Sunday, October 31, 2010

The Boy Who Invented Himself

I walked into my eight-year-old son Will's room tonight to tell him it was time to go trick-or-treating and I found him singing along while Robyn Hitchcock's "The Man Who Invented Himself" played on his stereo. I've never been the kind of parent to push my idea of "cool" music on my kids--whatever they want to listen to is fine by me. Still, I have to admit it's kind of nice to see Will take an interest in one of my favorite artists.

Friday, October 29, 2010

Feelies to Release First New Album Since 1991


I never pass on press releases in their entirety, but I'll make an exception for this one:
The Feelies, the legendary and influential rock band, have completed recording basic tracks for a new album at Water Music in Hoboken. Sean Kelly engineered and Bill Million and Glenn Mercer are producing. The album will be released on Bar/None in Spring 2011. This will be the first new Feelies' album release since 1991's "Time For A Witness."

The classic Feelies lineup of Glenn Mercer, Bill Million, Dave Weckerman, Brenda Sauter, and Stanley Demeski reunited at Battery Park in NYC on July 4th, 2008 opening for Sonic Youth, performing their first show since 1991.

Formed in Haledon NJ in 1976, The Feelies released 4 albums- including their critically acclaimed and influential debut "Crazy Rhythms," which was voted 49 in the top 100 albums of the 1980s by Rolling Stone magazine and chosen by Spin Magazine as 49 of the best alternative records of all time.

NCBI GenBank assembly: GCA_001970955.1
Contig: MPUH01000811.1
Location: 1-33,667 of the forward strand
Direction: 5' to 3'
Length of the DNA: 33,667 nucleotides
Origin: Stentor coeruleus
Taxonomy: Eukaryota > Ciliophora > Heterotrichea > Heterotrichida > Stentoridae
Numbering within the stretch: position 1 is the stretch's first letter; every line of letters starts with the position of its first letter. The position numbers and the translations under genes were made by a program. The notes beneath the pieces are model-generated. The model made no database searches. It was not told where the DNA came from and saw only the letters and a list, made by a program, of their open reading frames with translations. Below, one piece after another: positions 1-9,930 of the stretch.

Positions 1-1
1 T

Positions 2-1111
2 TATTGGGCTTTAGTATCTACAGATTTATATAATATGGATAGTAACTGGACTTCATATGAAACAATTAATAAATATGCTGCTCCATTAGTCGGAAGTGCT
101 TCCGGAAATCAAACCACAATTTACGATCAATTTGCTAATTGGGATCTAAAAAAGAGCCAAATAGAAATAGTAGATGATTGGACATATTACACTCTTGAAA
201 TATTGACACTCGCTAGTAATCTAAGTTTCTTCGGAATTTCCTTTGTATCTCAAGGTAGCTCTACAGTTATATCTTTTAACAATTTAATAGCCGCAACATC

The twin-guitar attack of songwriters and founders Glenn Mercer and Bill Million is the infectious sound of the group. Paired with driving drums and percussion, it has left an indelible mark on the landscape of rock and roll.

According to legend, the band played infrequently (usually on national holidays); however The Feelies performed several American and European tours in support of their records The Good Earth, Only Life, and Time For A Witness, which created a large cult following. The band also appeared on the The Late Show With David Letterman and in concerts with Lou Reed, The Patti Smith Group, REM, and Bob Dylan. Their music has been featured in the films Married to the Mob, Something Wild, Prelude to a Kiss, The Truth About Charlie, and The Squid & the Whale.